Talking on the phones before Norman lost all power/internet/cell service (they are five minutes south of the disaster) I said to Mark…”it’s my entire district. Between yesterday and today, my whole district has been affected.” We both just kept saying , “no. No no No Moore, not again, no please not again.”
Emails with supervisors throughout the evening placed me at the emergency GS disaster meeting the next morning instead of at programming with the girls as originally assigned. I had been given reports and reports and more reports, none of them I could read as I haven’t been trained on our system yet. Tuesday was day 6 on the job.
Massive amounts of information was needed, I was the point person on the task as they were my people, I was so worried at the potential for loss of life, the loss of all of it and yet I had no idea who these people were, what names were my CST Managers, where they lived. I had reports of names and groups and labels (sort of ) of volunteers/leaders/groups etc…and addresses. I sent those to Mark and he geo-mapped them, pinned each one, then circled the tornado’s path. We started with those names.
Eventually we formed a list of those ok.
We needed a list of those that were not.
Each hour was another thing needed that I didn’t know how to do. Each hour was another request for information that I didn’t have an answer for. I knew it was out there, I knew that in a few weeks I would be trained in how to get it…just not today. Today was still day 6.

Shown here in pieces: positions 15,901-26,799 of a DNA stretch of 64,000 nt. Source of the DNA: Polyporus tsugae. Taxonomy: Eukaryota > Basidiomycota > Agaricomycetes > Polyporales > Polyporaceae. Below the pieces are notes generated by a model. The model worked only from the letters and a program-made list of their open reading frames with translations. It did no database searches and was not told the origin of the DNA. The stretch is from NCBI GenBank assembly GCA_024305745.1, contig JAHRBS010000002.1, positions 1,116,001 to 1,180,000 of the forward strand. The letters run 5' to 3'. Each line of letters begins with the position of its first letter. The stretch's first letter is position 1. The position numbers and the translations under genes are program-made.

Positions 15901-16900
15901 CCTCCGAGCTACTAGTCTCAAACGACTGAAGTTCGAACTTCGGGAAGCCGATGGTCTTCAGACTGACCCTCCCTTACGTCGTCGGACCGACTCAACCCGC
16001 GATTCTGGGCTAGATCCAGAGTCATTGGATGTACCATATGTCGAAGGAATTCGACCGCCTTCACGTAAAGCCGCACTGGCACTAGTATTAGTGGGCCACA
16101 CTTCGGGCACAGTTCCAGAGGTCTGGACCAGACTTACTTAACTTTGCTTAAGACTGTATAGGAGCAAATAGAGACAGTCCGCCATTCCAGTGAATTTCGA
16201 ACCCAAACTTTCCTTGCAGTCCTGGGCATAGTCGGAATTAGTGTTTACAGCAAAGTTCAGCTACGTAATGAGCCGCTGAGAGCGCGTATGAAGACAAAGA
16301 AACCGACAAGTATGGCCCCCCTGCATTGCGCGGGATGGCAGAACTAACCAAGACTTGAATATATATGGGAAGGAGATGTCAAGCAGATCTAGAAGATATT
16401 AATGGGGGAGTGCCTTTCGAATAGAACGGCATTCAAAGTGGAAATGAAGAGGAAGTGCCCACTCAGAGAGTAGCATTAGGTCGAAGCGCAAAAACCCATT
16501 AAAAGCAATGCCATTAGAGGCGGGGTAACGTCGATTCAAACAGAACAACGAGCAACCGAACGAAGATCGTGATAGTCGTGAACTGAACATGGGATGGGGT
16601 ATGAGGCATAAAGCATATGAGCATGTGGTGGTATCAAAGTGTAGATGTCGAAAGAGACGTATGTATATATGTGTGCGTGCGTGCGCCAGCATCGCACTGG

The next day I was scheduled into all day meetings with my supervisor and the other CDE’s for our state. Each girl looked at me with that , “holy crap girl, your week…let me know if I can help you” It was a great time to know who our team is. We got a ton of info thrown at us, I was pretty much the only one who just put it into a stack and thought…I will understand you someday.” In our inner-departmental meeting I introduced myself because I was new, then rolled right into a report on my troops/volunteers in crisis, where we were on crafting our message of relief, our plan of action, what we still didn’t know and that I was working as hard as I could to find that information.This was my 7th day and I needed some training on so much more. That day, we also found the name of two girls who died in the Plaza Towers Elementary School. One girl, JaNae, was a former Girl Scout, enrolled in our in-school program in 2012. Sweet sweet smiling baby girl. My left eye started twitching that day.